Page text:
I've always found it interesting that those who are employed by startup companies regularly express their frustration at the turmoil and ask what it is like to be with the big guys. Then I hear from my large pharma contacts who wonder what it is like to swim along in the currents of the fast-paced biotechnology firm.
A few years ago I gave a presentation entitled, "Birkenstocks and White Shirts," which addressed two types of employers and some of their most distinctive differences. I used the informal sandals-and-jeans look of the small biotech company and contrasted it with the formality of the white-shirts-and-ties culture of the pharmaceutical business.
As a headhunter, I've seen plenty of examples of companies that have gone through the "small to large" (or "Birkenstocks to White Shirts") transition quite quickly. A typical biotech startup company, with scientists wearing Birkenstocks as a badge of their informal culture, will change dramatically after the recruitment of a 'white shirt' manager from Merck or Eli Lilly!
These differences between employers will impact certain kinds of people in different ways. Below, I'll provide a general list of traits of each type of company. As in any generalized list, there will be exceptions. (It is entirely possible that a smaller biotech company could have a formal career ladder in place, for example.) But in a general sense, you'll see a trend emerging and you'll know what kind of culture you are in right now.
If you work in a struggling startup company and wonder how long you can handle the ups and downs, read through the White Shirts list and see how many of these items you'll consider an advantage. Perhaps that craziness of your current company isn't as bad as you thought. Alternately, if you've often thought that the rewards of working for a startup organization looked intriguing, read over the Birkenstocks list and see if perhaps that comfy stability you've been experiencing is really something that you'd care to leave behind.
The Birkenstocks Company
The White Shirts Company
How Do These Differences Impact Your Career?
As for why people leave one environment and go to another, I'd have to say that the major reason that people want to leave the small company is that there is a great deal of stress within the biotech industry. It is in the nature of the companies themselves. These forces include the deadlines imposed by tight funding, the difficulty in managing projects that are continually on a fast track, and the relationships that company founders have with their lead investors. So a move to a larger, more secure firm could indeed be a logical option if you are the sort of person who carries this stress home at night.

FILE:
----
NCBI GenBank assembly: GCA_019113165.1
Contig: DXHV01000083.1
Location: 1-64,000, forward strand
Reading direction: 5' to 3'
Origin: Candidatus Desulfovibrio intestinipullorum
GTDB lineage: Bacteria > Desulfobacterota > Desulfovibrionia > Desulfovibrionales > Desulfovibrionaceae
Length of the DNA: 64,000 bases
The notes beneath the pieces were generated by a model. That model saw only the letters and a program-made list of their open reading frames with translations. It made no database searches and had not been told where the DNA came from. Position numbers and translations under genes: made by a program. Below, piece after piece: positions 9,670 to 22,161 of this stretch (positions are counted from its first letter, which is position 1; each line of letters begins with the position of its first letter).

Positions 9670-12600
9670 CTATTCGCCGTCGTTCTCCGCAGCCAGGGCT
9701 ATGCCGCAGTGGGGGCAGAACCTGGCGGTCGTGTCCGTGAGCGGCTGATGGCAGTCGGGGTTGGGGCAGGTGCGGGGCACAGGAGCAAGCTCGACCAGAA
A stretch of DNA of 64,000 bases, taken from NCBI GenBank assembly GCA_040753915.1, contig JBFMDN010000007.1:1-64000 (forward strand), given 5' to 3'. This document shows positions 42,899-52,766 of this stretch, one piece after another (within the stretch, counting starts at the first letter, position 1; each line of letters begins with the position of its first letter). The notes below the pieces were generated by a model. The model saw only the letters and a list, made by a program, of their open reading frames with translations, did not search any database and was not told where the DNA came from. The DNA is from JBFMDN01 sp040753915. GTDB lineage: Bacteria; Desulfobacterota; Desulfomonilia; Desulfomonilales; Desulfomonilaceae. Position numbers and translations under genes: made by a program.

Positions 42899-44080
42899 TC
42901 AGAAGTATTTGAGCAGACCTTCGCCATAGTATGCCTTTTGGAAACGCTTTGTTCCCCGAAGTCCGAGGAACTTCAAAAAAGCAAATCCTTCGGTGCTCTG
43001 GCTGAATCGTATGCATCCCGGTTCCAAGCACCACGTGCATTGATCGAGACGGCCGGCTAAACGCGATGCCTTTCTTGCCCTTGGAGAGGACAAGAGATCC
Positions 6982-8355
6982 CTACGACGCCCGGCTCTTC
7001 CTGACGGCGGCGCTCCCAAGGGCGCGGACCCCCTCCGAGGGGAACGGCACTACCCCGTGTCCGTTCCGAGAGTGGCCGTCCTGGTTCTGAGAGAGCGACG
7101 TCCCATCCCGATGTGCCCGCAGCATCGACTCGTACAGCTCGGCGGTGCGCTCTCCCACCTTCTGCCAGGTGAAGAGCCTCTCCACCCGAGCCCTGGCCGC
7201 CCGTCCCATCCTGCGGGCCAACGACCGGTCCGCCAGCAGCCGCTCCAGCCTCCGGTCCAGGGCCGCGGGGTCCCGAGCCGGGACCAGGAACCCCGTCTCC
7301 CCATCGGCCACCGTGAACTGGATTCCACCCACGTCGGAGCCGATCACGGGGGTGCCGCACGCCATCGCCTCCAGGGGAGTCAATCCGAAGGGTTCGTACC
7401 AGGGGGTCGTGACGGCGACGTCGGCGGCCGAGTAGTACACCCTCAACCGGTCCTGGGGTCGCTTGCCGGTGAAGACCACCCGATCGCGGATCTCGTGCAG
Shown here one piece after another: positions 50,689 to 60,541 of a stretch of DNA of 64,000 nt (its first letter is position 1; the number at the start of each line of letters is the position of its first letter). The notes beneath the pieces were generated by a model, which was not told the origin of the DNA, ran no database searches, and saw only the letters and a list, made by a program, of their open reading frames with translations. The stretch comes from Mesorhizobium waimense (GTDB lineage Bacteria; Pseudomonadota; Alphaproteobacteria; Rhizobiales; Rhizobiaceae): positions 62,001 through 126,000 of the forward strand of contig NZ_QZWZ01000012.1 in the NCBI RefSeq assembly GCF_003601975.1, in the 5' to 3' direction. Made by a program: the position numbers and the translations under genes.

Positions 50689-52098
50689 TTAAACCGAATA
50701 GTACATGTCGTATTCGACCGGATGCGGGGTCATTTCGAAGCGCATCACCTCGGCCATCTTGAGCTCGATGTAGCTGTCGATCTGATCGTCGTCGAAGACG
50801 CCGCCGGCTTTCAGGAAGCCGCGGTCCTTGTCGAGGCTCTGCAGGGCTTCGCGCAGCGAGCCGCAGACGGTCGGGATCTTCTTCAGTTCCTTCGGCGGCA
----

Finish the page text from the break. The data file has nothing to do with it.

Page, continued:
And yet, some people fly through these stressful times without so much as a goosebump. Generally, it is because they take comfort in the knowledge that their skills will be in demand at any number of companies doing similar work. For a person in a major biotech center like San Francisco or Boston, there are two dozen choices without leaving that zip code.
But how about that person in the larger firm who feels the opposite -- stagnated -- by the lethargic career progress these employees sometimes encounter? They often wonder if their career might be re-invigorated by changing to a biotech company environment. While there are thousands of people from large companies who have found that their skills and abilities can transfer very successfully into biotech, not everyone enjoys the transition. In fact, either of these cross-boundary moves requires considerable attention to what kind of environment you need to do your best work.
Flexibility Is Your Key To Success
In the biotechnology industry, you'll end up working for both "White Shirts" and "Birkenstocks" companies. That's because if you stay in one place long enough, the culture will change and you'll find that young startup employer has become a fully-integrated pharmaceutical company.
There are advantages and disadvantages of both types of companies, large and small. As recruiters, we find that oftentimes the best employees bring experiences with them from the best of both worlds. That's why I believe that being flexible and available to opportunities on either side of this divide can be a very sensible way to manage your career.